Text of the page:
Sweeney's effort to control Rutgers misguided

Prospective students and their parents leave Rutgers University Visitors Center during a tour on Oct. 12, 2009. ( Tom Gralish / Staff Photographer /File)
Prospective students and their parents leave Rutgers University Visitors Center during a tour on Oct. 12, 2009. ( Tom Gralish / Staff Photographer /File)
Posted: June 12, 2014

You remember that adage, Those who can, do. Those who can't, attempt to control education.

Education is already a political hot mess before elected officials become involved. New Jersey Senate President and Gloucester County Democrat Stephen Sweeney's epic, ongoing battle over Rutgers University's governance makes Philadelphia City Council's issues with the public schools look like finger painting.

Chartered a decade before independence as Queen's College, Rutgers evolved into the state university, with a 1956 act installing a powerful board of governors in addition to the historic board of trustees, which helped maintain the school's independence and limited political interference. The boards have worked well in running Rutgers, which has a current $4 billion annual budget, roughly a fifth appropriated by the state. In 2012, both boards - with the support of faculty, administrators and staff - voted to successfully stop political interests from seizing Rutgers-Camden and merging it with Rowan University, which happens to be in Gloucester County.

"I'm a fighter and I don't make no bones about it," said Sweeney, a high school graduate and ironworker by trade, earlier this year. "And I fight hard."

If Sweeney has his way the South, South Jersey that is, will rise again.

Last year, Sweeney - the master of the subtle gesture - sought to abolish the board of trustees. This year, he's back with a doozy of a bill, due for a Senate vote Thursday, that would further wrest control from the trustees by expanding the board of governors by four members who would all be political appointees. Ultimately, a majority of the board of governors, 10 of 19, would be appointed by the governor.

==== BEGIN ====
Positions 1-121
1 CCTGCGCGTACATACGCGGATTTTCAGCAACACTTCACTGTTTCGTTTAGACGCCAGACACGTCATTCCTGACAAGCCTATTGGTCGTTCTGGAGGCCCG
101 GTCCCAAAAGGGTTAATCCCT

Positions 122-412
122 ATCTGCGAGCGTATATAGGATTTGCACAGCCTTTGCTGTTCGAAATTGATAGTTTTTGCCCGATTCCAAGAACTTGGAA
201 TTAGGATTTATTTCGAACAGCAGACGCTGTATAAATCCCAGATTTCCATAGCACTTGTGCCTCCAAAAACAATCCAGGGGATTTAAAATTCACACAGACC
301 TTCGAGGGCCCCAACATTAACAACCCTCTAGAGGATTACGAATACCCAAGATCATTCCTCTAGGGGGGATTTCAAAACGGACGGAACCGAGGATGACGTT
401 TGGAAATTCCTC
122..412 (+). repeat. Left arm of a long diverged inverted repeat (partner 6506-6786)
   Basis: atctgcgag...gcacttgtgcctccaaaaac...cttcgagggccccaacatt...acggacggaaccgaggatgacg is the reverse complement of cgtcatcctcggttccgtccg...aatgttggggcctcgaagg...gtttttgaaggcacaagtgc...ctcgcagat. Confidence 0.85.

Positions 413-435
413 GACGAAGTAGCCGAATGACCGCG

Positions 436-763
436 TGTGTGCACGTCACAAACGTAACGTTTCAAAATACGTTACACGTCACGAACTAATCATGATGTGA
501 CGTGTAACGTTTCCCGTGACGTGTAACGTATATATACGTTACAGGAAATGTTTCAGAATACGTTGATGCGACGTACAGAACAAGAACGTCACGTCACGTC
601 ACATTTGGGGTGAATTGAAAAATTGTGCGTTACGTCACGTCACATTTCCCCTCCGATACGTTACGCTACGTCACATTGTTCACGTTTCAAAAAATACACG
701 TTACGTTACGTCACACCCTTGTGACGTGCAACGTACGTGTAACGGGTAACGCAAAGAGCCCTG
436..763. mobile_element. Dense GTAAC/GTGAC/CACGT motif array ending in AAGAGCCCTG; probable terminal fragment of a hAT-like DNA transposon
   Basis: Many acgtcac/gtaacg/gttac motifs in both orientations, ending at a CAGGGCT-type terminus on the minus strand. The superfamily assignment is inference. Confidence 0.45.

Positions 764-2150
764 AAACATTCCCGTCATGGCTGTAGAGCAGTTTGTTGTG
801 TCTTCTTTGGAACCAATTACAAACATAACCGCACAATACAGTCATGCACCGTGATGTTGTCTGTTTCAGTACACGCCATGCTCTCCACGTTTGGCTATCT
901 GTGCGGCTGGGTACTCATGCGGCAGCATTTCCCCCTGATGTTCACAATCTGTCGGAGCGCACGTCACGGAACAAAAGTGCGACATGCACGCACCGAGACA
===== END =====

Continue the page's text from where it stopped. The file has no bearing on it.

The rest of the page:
Sweeney, you may have heard, plans to become Jersey's next governor. Gov. Christie plans to become Jersey's next president, embarking this week on his Bridge Too Far comeback tour. The governor is scheduled to appear Thursday on Jimmy Fallon's Tonight Show, where I fervently hope he slow jams the traffic.

Sweeney's bill was branded by board of trustees chair Dorothy Cantor as "heavy-handed" and a "power grab," which Sweeney may well view as praise. The change in governance would threaten the university's independence, critics argue, while resulting in less transparency but more sweetheart contracts and political favors. You know, classic Jersey politics.

Sweeney's ostensible argument for an expanded board of governors is to include more health-science professionals, convincing only to folks who fail to study state history. There happen to be current vacancies on the board, with more to come, that could be filled by experts without changing governance.

The new politically connected joint Rowan and Rutgers-Rowan board just bypassed a formal search and hired as its CEO Kris Kolluri, a lawyer with no apparent health-science expertise. Kolluri, however, does appear to have experience dealing with the South Jersey political machine.

"Sweeney's explanations for changing the board are self-serving and transparently flimsy," said Rutgers professor Andrew Shankman, who testified against the bill. "He's trying to fundamentally destroy the university's autonomy and freedom from political authority."

Democratic Sen. Raymond Lesniak of Union County, a proud Rutgers alum, said Sweeney's bill "would be a setback nationally for the school's reputation. None of the country's top state universities are beholden to the political system. The more outside political control there is of Rutgers, the more things will happen that shouldn't be happening."

Shankman told me: "I'm not opposed to taking a serious look at the administration of Rutgers. If this was about a more equitable and fair and transparent budgeting process, I would be Steve Sweeney's biggest fan."

But there are few folks who believe this is what Sweeney hopes to accomplish. "I would never presume to criticize decisions about ironworking," Shankman said. "I wish Sweeney would trust the people in charge of higher education."

As if that's going to happen. The bill is expected to pass in the Senate this week, before heading to the General Assembly and, if approved there, most certainly the courts. Make no bones about it.


215-854-2586 @kheller

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